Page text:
In the budget 2015 there was very little about the UK progress towards its carbon targets for 2020. DECC (Government Department for Environment and Climate Change) had its annual review at the turn of the year. At this point Ed Davey admitted that progress towards the Renewable Heat target is not doing as well as expected and “they” (who ever gets in in the next general election), will have to do better.
The RHI was delayed in coming out, however in the first year of the Domestic Renewable Incentive there has been reviews and tariff reductions. The next one taking place on the 1 April where the tariff will drop to 8.93p per kWh. The Non Domestic Renewable Heat Incentive for small biomass will also fall to 5.87p per kwh. Other technologies remain the same, apart from Anaerobic Degestion. In some respects this is positive news. The uptake of biomass is on the increase, but “not enough”. The reduction in tariff means that companies will have to review where they are targetting potential installations.
If your a dometic home owner and use 15000 kWhs per annum the domestic RHI is now worth £9376 in payments over 7 years. To install a domestic wood pellet boiler within this budget is possible, but many companies who install Austrian or German boilers will find this difficult. This may be for a 3 bedroom detached, but well insulated home. If you need 55000 kWhrs and require a 40kW boiler you will receive £34,380. This is a far more achievable budget for a much larger home. It may be that this home owner (large home with more than 6 bedrooms) finds the Domestic Renewable Heat Incentive much more attractive. They may be able to afford a larger hopper for automatic fuel distribution and get an attractive return for the amount that they have invested. This quick analysis suggests that the very large home owner will benefit significantly more from the Domestic RHI.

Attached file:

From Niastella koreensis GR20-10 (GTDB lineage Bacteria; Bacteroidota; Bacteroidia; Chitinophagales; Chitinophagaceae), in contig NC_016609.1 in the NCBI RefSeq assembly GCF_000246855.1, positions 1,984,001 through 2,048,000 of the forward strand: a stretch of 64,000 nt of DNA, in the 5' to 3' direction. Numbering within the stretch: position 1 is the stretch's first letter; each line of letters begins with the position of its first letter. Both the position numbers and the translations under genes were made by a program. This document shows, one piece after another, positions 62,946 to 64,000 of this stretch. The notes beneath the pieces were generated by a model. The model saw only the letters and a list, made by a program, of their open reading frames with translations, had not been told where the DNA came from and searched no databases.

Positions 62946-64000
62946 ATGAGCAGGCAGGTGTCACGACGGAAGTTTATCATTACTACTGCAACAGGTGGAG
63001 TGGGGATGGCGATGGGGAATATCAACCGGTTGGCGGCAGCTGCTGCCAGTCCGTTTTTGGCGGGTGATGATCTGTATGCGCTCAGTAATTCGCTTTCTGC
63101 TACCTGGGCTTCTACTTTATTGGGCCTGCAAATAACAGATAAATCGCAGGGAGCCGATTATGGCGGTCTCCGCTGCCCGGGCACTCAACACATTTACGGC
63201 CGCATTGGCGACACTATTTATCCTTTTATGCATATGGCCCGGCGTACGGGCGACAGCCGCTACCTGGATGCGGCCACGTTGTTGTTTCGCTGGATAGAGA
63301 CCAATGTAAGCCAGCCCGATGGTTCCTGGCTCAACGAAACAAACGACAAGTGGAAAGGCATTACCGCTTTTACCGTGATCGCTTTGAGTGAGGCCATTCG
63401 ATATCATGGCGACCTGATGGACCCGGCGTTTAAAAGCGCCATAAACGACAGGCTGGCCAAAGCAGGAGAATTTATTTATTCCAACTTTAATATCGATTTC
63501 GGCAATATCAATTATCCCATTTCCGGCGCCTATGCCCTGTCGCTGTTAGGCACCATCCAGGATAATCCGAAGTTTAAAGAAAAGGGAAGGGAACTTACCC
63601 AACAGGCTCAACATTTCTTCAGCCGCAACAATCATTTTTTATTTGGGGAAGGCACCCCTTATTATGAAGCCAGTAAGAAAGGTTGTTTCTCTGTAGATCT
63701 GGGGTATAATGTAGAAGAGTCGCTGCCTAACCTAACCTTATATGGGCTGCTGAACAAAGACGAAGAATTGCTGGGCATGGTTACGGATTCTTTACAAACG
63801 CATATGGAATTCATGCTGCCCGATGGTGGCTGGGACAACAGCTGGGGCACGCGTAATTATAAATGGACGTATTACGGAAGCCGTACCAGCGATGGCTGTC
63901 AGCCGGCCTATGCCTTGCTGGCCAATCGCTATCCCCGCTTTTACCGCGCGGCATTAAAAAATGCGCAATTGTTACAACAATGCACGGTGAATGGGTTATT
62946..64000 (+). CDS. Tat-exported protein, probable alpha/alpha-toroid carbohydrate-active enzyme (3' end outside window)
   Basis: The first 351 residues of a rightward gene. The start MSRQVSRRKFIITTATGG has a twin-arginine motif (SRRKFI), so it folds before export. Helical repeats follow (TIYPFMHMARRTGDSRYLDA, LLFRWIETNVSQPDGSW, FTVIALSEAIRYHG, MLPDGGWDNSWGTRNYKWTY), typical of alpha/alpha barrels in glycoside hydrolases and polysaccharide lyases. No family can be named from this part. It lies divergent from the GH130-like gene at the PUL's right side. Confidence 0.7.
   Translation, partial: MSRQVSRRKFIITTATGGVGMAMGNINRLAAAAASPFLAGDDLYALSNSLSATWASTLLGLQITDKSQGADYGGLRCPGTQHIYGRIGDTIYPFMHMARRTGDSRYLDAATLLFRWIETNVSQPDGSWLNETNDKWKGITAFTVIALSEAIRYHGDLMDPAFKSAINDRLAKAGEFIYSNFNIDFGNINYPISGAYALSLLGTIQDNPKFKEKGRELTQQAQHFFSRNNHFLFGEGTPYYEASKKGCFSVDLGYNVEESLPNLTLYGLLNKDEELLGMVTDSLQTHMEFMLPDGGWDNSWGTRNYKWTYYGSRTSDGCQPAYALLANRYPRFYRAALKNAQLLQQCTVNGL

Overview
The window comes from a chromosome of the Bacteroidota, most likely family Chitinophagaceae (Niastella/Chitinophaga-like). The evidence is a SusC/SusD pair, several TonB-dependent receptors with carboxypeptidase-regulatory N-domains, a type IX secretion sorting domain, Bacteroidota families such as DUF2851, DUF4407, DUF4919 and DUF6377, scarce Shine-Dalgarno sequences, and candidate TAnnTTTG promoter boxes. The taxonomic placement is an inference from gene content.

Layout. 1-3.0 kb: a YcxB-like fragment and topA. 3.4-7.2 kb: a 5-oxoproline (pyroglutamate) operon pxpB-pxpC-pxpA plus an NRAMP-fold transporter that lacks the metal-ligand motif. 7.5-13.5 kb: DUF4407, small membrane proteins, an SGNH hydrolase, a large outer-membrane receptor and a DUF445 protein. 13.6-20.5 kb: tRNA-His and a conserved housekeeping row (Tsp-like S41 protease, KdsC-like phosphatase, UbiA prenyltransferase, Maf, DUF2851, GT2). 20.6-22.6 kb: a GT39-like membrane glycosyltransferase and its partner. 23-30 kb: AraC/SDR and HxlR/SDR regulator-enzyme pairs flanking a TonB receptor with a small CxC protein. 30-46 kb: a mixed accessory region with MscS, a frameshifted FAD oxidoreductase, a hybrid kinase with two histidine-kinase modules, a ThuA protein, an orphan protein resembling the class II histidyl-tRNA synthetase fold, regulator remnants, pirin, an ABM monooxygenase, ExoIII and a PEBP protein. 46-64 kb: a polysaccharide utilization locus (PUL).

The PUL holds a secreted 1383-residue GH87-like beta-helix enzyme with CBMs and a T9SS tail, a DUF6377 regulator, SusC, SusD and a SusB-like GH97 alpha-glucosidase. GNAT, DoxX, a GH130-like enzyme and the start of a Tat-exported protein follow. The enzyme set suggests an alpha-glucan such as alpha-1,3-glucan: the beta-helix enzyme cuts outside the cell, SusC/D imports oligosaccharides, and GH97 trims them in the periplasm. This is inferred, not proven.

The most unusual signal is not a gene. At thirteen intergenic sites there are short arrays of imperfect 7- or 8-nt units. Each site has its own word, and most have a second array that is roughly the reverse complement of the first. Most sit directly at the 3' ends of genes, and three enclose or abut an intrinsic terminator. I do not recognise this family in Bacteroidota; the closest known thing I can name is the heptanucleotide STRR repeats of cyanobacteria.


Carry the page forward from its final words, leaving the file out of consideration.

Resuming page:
With regard to the Non Domestic Renewable Heat Incentive the new tariff means a maximum return of £306,984 over 20 years for a 199kW biomass boiler installation. Many businesses require a 5 year payback as part of their procedures. This suggests that the system cost is a maximum of £76,000. Again this is more difficult to do with more expensive boilers.
Part of the difficulty for both the home owner and the organisation is the cost of fuel. Oil is currently around 40p per litre and in the short term this price will not change (with OPEC prices staying low for perhaps the next 3 years). The latest Energy Savings Trust figures from Feb 2015 suggest that fuel prices are very similar between oil, gas and wood pellets. LPG and Electricity are much more expensive.
|Fuel prices||Gas||Oil||LPG||Wood pellet|
|Average price (pence/kWh)||4.29||5.36||8.32||4.77|
|Standing charge (£/year)||£87.92|
There are arguments and counter arguments over what will happen to the prices of each fuel over the next 7 years (domestic) or 20 years (Non domestic). What is true is that the pellet market has more room for new suppliers or substitute products. For instance it is possible to make pellets out of straw, AD husks, biocoal, none of which are approved by the RHI just yet, but they may well be introduced over the next few years. This potentially keeps prices low.
There is an issue with electricity prices over the next 5 years or so. The UK has a legally binding 2020 CO2 target. 2/5 of our CO2 emissions come from coal power stations which are due to close down. In the last 5 years of this government it is not clear whether there has been much progress made on Nuclear Power. Austria, and now Luxemburg are objecting to the “subsidy” beig offered to EDF to build the plant at Hinkley. This may well delay further the construction for possibly another decade. We are facing a shortage of electricity. Choosing electricity for heating only adds to the issues that the grid already faces.
In summary – the fuel market is confusing as it is not behaving according to its supposed long term trend. The governemnt is aware that renewable heat can help meet the CO2 targets for 2020, but the RHI scheme has reduced its tariffs and this will impact on a number of sectors of the renewables industry and hamper the growth that the UK needs.
Wood Pellet Solutions is a division of Renewable Living and imports wood pellet and log boilers for the UK domestic and commercial market. To enquire how to make the most of your opportunity to move away from fossil fuels please contact us on our contact page, or phone 01225 580 401.